Charter schools, magnet schools, school vouchers, citywide schools. It’s the language of school choice in public education, a bipartisan school reform movement that has outlasted most and gained momentum under the Obama administration. The school choice movement borrowed from business a core strategy for product improvement—competition. Schools competing for their market share of families theoretically will become better or ultimately “go out of business.”
There are some shining stars in the school choice movement, but overall, U.S. schools have not greatly improved their ratings in the global education market. We know this mainly through an international test of critical and creative thinking, the PISA (Program for International Student Assessment). It’s not that tests scores count everything worth counting, but we wonder, why can’t our schools compete?
One reason may surprise you: It seems that we Americans who pride ourselves in being educated consumers do not know how to shop for schools.
Let’s take a quiz to find out if you are a wise shopper when it comes to schools. This is for consumers of school choice as well as of private education. It’s fall, and it’s time for choice school open houses designed to recruit students for the next school year. The open house is a sales presentation, but you just need to know what to look for. So here’s the quiz.
In choosing a school for my child, I would look for:
- High test scores
- State-of-the-art technology in every classroom
- Manicured athletic fields and winning teams
- Smiling, friendly teachers
- All of the above
- None of the above
So which answer did you choose? High test scores? State-of-the-art technology? American schools spend a lot of money on those things. Perhaps you couldn’t decide, and went with “all of the above.” As it turns out, the correct answer is f. none of the above. None of these are the essential features of a world-class school, the hallmark of which is a culture that is serious about intellectual rigor.
I learned this from an engaging and thought-provoking book by Amanda Ripley, The Smartest Kids in the World and How They Got That Way. Maybe you’ve read it too, because it was a New York Times Best Seller. Ripley followed three American teens to high schools in Finland, Korea, and Poland, democracies that score at the top or are fast improving on tests of higher level thinking like the PISA. Her story is a fascinating read, but don’t skip Appendix I, from which I derived my little quiz.
So here’s the Answer Key, based on Ripley’s and the teens’ experiences in the world’s top schools.
How NOT to Choose a World-Class American School:
- High test scores: The problem here is that there is so much you don’t know about the test: what it measures, and how scores are derived. Ripley cites a case where an “A” rated U.S. suburban high school scored lower than twenty-three countries in the rigorous PISA math test. This makes the high test scores that contributed to the school’s “A” rating seem pretty meaningless.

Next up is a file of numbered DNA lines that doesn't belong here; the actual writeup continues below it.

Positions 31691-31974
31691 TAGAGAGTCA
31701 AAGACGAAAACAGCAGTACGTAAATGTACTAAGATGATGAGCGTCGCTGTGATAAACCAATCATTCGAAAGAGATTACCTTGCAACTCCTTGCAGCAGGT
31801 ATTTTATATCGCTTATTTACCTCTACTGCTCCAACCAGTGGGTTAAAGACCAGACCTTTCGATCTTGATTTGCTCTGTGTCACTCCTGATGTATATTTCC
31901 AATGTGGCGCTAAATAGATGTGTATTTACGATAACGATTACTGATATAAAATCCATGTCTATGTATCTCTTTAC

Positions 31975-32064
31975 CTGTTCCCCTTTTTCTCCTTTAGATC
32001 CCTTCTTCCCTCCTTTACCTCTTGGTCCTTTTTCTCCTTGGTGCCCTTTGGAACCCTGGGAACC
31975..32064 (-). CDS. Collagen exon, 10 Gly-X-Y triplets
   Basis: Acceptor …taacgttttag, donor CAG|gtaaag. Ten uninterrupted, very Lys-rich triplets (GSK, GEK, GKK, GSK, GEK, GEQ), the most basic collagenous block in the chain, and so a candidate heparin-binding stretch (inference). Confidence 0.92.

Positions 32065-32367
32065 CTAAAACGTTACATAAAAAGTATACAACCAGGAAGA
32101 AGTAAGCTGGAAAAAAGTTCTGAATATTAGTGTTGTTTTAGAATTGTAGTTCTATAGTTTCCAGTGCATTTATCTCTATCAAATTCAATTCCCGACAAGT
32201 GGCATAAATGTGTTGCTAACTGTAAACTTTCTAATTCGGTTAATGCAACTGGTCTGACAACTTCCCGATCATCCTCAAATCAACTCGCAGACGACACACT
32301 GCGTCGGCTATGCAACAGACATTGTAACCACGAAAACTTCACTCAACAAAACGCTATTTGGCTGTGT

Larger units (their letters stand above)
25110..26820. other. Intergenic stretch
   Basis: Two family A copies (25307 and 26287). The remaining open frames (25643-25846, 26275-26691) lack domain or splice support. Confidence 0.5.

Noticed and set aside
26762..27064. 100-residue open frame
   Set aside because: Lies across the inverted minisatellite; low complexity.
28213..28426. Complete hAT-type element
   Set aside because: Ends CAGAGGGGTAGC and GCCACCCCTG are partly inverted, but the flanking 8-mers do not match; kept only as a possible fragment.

- State-of-the-art technology: While the push in the U.S. is to have a whiteboard in every classroom and a tablet in every hand, there is very little technology in the high performing Finnish, Korean, and Polish classrooms. Ripley reports that you will still see rows of desks in front of a chalkboard.
- Manicured athletic fields and winning teams: World-class schools in Finland do not even include athletics in the regular school curriculum! Sports take place outside of school in community centers. Teachers are never hired based on what they can coach or how well.
- Smiling, friendly teachers: Ripley advises you to get your eyes off the teachers and onto the students. Visit classrooms and observe. Are most of the students engaged? Are they paying attention? Can they tell you what they are studying and most importantly, why? The teacher’s personality is not the chief cause of student boredom; it’s the lack of rigor and challenge in the work, the lack of an intellectual culture in the school.
So, this fall if you are shopping for a school, be a savvy shopper. Don’t fall for the bells and whistles; demand world-class academics. Your children will be competing globally against students who met world-class standards. Pull back the curtain. Talk to students, and listen to the parents. Are they more interested in the football team than the math program? Fine for them, but you make sure both programs are excellent before you buy in.
I would add some other questions to those in Ripley’s Appendix. How does the school serve its most advanced students? Are there options for students to accelerate at their own pace? Is the curriculum responsive to differing interests and learning styles? Does it teach the skills of innovators, like creative thinking, problem-solving, and teamwork?
The U.S. has many models of world-class schools. They exist in all types of neighborhoods. If you can’t find one, then it’s time, as an educated consumer, to demand it.